That afternoon, after he had left, I decided to check my clothes in the storage totes in the closet. I'd asked him whether they were safe, and he said they'd be fine and I should just concentrate on getting a bedbug cover for my mattress (which sounded like a lame idea to me, since my mattress didn't have any bugs on it, and the bedbug covers are around 50 dollars each), and I didn't trust  him anyway since he'd rejected my sample.

First I started poking around inside the My Fair Lady DVD that was sitting on top of them. And when I shone a flashlight into the depths of its cardboard cover, I found (egads!) Two tiny translucent insects crawling around inside it. Despite my immediate horror, I set out to get better documentation of my infestation. So I got those little guys on tape. Meaning I stuck a piece of Scotch tape inside the DVD case and snagged the bugs. The box went into a plastic bag, and then, with great trepidation, I opened up the storage tote, and then started looking around on the lid. Closely. There were more of the vile creatures! These are the "host" of bedbugs I mentioned yesterday.

Since I didn't think it would be easy to identify insects that are all squashed between two layers of semitransparent tape, I decided to try to get photographic evidence as well (I recalled one website was offering money for good photos of bedbugs). It was time to put my new camera's super-macro mode to the test.

This was not easy. Try sticking your camera lens within centimeter of a miniscule insect that keeps walking around on a recessed surface whilst lighting it with a flashlight. After a few attempts, I was exhausted, and set about the daunting task of discovering just what else had been infested. The discovery of my bedbuggy boots transpired, and I was overcome with woe.

My housemate's comment about my space-bending storage abilities cheered me up a bit, but mainly I was too depressed to do anything else that night but quarantine everything in plastic bags and crawl into my no-longer-safe-haven of a bed. I didn't get any new bites that night, and I thought maybe this time I had 'em licked. But no, two new bites this morning.

After my requisite 5 hours of work today, I decided to find out whether my photographic experiment had been successful. And lo, it had! I found on my SD card more than one in-focus, well-lit shot of the insects I had subsequently consigned to their adhesive graves.

There it is! Between the A and the 7!

Well, something compelled me to double-check my findings, so I searched Google for "bedbug nymph." And the first result I found was "Booklice vs. Bedbug nymphs." I clicked.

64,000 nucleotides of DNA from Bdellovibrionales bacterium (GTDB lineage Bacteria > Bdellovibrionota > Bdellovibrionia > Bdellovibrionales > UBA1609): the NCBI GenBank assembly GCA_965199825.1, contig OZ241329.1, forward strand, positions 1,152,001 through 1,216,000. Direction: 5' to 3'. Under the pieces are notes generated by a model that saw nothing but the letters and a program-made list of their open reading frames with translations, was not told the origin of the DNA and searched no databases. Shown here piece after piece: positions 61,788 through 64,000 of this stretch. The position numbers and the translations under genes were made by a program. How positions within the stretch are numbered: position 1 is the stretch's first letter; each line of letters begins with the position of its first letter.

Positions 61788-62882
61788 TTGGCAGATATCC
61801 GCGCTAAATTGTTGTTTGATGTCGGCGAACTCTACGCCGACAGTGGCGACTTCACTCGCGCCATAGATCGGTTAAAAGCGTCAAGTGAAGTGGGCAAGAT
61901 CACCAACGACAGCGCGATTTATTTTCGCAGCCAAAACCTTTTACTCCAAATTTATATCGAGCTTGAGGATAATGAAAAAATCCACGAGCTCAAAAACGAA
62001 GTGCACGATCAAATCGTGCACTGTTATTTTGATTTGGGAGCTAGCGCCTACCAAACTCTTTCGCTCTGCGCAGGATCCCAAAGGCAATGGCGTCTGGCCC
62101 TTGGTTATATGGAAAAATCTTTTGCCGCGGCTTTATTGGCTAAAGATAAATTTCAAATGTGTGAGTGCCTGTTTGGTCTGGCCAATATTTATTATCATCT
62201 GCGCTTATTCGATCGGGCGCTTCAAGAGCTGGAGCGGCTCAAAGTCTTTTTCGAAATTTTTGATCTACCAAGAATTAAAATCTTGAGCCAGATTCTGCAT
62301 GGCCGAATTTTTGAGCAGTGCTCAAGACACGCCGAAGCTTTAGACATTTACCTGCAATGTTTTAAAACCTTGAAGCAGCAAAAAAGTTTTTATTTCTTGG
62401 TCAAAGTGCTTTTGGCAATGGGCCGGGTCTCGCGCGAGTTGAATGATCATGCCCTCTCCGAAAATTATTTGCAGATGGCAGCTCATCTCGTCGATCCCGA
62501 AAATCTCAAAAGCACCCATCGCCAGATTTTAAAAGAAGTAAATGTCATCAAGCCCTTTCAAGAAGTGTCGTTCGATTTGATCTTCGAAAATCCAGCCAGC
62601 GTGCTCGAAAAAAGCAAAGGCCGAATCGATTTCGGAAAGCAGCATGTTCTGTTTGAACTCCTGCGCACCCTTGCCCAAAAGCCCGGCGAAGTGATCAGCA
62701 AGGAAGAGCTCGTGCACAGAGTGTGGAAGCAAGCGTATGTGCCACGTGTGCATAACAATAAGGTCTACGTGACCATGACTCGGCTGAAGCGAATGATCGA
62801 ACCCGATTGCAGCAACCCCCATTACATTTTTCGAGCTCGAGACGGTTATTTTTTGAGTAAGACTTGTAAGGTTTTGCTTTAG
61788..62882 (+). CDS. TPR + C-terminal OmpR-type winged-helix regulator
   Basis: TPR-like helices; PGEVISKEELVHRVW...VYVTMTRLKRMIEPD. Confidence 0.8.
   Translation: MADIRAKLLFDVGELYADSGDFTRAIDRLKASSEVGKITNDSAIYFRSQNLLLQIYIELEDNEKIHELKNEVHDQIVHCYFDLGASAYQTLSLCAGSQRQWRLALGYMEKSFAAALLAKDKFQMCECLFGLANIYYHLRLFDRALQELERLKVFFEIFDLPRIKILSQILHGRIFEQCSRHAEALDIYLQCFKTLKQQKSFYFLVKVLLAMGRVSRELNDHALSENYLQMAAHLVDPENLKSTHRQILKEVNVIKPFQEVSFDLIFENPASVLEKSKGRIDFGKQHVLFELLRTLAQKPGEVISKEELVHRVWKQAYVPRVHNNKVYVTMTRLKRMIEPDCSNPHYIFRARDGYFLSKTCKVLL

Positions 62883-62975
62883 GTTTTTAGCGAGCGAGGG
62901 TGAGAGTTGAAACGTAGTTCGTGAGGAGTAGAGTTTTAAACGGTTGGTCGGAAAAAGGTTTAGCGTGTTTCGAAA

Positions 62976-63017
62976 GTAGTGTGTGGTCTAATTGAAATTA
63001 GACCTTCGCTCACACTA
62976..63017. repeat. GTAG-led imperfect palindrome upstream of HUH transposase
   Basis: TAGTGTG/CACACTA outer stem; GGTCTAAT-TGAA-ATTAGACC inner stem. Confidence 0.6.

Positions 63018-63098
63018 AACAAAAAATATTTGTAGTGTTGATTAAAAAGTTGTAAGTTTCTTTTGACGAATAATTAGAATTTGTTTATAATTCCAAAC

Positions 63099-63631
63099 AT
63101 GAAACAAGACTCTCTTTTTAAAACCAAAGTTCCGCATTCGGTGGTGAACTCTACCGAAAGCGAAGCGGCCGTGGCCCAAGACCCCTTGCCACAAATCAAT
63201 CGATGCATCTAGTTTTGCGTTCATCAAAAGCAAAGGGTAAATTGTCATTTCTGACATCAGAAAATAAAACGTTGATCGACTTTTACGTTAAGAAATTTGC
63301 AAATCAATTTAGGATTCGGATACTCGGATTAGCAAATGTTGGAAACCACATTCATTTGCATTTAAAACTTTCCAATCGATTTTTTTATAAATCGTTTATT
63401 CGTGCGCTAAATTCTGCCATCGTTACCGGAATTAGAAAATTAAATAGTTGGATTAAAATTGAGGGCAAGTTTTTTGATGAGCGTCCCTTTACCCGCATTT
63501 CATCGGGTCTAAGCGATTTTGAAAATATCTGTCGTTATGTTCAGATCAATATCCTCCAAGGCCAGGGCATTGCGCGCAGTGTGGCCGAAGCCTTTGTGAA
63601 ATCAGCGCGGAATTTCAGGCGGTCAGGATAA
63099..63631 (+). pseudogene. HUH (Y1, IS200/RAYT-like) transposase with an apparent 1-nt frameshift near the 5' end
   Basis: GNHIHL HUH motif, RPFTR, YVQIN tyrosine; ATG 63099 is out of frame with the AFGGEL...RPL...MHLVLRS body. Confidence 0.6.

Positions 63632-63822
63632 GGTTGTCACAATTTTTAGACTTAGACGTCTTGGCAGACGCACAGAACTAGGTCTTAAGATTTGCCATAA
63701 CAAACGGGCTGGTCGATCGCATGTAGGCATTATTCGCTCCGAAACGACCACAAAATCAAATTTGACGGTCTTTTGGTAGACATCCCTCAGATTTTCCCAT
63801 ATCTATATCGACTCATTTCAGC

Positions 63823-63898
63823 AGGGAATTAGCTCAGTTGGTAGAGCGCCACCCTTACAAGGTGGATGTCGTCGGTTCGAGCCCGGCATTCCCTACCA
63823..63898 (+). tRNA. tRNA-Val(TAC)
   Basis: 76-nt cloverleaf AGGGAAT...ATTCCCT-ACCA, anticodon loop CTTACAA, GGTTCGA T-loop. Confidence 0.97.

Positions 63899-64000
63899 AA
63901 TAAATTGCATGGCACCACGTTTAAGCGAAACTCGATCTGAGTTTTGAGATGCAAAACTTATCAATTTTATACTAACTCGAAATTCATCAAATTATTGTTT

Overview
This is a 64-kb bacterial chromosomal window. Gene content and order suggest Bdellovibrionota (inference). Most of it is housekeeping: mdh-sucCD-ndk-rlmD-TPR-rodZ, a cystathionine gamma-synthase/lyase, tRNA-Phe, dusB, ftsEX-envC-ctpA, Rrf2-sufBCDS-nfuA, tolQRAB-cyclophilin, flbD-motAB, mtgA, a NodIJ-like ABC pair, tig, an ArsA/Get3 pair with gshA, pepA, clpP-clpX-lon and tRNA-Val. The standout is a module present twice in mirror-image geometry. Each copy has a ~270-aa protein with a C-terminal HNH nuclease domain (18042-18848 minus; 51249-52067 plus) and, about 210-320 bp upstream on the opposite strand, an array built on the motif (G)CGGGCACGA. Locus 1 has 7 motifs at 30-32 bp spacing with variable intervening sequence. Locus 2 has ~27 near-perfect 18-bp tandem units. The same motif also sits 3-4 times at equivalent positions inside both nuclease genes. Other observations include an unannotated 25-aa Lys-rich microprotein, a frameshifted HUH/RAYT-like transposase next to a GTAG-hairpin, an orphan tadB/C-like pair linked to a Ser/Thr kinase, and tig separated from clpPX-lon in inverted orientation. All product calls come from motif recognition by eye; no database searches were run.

"Several bedbuggers," said the article I found, "have mistaken [booklice] for bed bug nymphs. Notice the shape of the body is elongated, with three clear segments. There’s a pronounced head." Yes, that is definitely the shape of the creatures I found. Bedbugs, on the other hand, are supposed to have a flat, wide body.

1. Bedbug                         2. My bug                                        3. Booklouse
Well, it seems pretty clear that the samples I've found are not bedbugs, but booklice (also known as psocids, if you want to sound more scientific). Booklice, as their name implies, live in books. They do not eat blood or any other human byproducts. They eat mold and mildew.

So what this says about my house is that we may have some mold growing somewhere that I need to take care of. But what it does not say is why I got two new bites since yesterday!

Friday, October 7, 2011

Night night, sleep tight

It's my bedtime, and I'm avoiding going there for obvious reasons. Instead, I am going to tell you more of my bedbug saga. Don't expect the brilliant telling you received in last post; my 17 hours of wakefulness have not been kind to my writing ability.

Following my great revelation of 2 weeks ago, I went into cleaning overdrive. I vacuumed every corner of my room, washed every sheet and blanket on my bed, stuffed all of my stuffed animals unceremoniously into a plastic bag, and began researching.

My bedbug infestation, as with most things in my life, does not follow the typical pattern.

For one, I insist on calling them bedbugs, even though traditional terminology would prefer "bed bugs" (with a space).

Hey, now, they're the scourge of humanity. Doesn't that at least make them worthy of a compound word?

But aside from my usual nomenclatural stubbornness, what sets my bedbugs apart?
  • They aren't in my bed. Oh, I've checked high and low. Every day I do a flashlit inspection of my mattress, hoping and fearing that a bedbug might rear its ugly head. Yet, I can find no sign that they are in my bed, or indeed, have ever been there. Other than the marks that they leave on me while I'm sleeping.
  • They seem to shun soft surfaces. Although I do tend to find them around cracks and crevices, which they are said to enjoy, my bedbugs seem to congregate around the very materials they are supposed to avoid. I found a whole host of them on the plastic storage tubs I keep in my closet (by "host" I mean approximately 5) when bedbugs are supposed to dislike plastic. And as I've already said, they left my mattress high and dry.
  • They do not bite in a "breakfast, lunch, and dinner" pattern. I have noticed I find their bites in pairs, but never in threes. Apparently my bedbugs are trying to lose weight.
I have concocted a plan to rid myself of bedbugs. Unfortunately, this requires doing a lot of laundry.  There are now 6 rather large garbage bags in the basement full of my clothes and other fabric items (ahh, now I know why sewing is a bad hobby) and I haven't even gotten to my winter clothes collection yet! When my housemate saw all the junk I had dredged out of my closet (just my closet, mind you, and just the bottom level...not the shelf on top, or the storage area under my bed, or my second closet, or any of my shelves and tables), he said, "How you fit all that stuff in your room, I'll never know." Yes, there is a time when it sucks to have the remarkable ability to store a whole house's worth of stuff in a single room, and that is when you have to clean it to remove bedbugs.